The data subject’s rights
The data subject has the right to be given information when his or her personal data is processed. Information about the personal data processing is to be given by the controller both when the data is collected and when the data subject otherwise so requests. There are also certain other occasions when particular information is to be provided to the data subject, for example if the controller suffers a data intrusion or similar (a personal data breach) and there is a risk of, for example, identity theft or fraud.
The information shall be provided to the data subject free of charge in easily accessible, written form (which may be in electronic form) and be worded in clear, simple language. The General Data Protection Regulation states in detail what information is to be provided. Information is among other things to be provided of the controller's contact details, the lawful basis for the processing and the purpose of the processing.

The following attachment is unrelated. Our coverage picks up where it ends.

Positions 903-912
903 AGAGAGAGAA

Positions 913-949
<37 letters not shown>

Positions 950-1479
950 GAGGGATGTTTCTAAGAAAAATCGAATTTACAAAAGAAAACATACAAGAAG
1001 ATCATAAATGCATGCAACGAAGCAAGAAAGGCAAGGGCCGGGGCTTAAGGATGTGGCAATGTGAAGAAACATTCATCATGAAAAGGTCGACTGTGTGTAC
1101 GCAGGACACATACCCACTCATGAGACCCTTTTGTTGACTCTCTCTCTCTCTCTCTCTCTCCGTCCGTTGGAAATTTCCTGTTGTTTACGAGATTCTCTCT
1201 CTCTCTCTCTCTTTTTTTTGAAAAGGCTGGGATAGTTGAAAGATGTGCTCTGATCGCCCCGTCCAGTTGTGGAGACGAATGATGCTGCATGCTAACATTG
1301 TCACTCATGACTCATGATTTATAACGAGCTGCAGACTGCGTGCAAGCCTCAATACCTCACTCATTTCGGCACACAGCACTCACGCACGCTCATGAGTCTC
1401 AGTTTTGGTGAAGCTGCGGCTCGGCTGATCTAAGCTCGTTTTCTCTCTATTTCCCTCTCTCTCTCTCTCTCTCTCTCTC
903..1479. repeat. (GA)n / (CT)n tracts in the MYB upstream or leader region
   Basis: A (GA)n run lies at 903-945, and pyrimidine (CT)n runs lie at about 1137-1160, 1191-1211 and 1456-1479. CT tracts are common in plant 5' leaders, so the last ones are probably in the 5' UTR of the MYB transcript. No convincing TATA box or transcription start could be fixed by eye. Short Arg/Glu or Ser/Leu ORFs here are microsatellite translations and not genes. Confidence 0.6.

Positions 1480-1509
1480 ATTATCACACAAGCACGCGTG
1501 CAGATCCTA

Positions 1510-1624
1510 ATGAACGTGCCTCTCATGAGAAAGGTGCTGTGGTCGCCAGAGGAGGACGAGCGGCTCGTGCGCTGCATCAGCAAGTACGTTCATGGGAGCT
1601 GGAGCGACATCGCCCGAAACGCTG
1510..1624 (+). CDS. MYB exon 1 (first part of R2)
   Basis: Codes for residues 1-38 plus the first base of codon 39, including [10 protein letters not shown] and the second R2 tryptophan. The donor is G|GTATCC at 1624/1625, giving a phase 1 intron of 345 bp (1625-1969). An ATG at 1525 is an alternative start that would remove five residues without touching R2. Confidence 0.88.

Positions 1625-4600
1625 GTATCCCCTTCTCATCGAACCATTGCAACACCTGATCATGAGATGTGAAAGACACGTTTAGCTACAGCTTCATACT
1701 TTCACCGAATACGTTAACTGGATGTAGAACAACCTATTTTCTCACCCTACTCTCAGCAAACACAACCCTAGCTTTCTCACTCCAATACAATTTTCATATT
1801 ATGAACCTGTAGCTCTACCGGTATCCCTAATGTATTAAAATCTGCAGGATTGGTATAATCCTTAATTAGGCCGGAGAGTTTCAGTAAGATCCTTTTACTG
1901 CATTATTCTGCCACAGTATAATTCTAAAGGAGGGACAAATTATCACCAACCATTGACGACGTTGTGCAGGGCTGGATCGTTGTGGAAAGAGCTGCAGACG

Right to rectification
Any person has the right to contact a company or authority that processes personal data and request that inaccurate information be rectified. This also means that the individual has the right to add such personal data that is missing and that is relevant taking into account the purpose of the personal data processing. That the entity processing the personal data must itself also ensure that the data is accurate and up to date is also stated in the General Data Protection Regulation's fundamental principles.
If data is rectified at the individual's request, the company or authority must also inform those to whom they have provided data that data has been rectified. This does not however apply if it should prove to be impossible or would involve excessive effort. The individual also has the right to request to be given information about to whom data has been provided.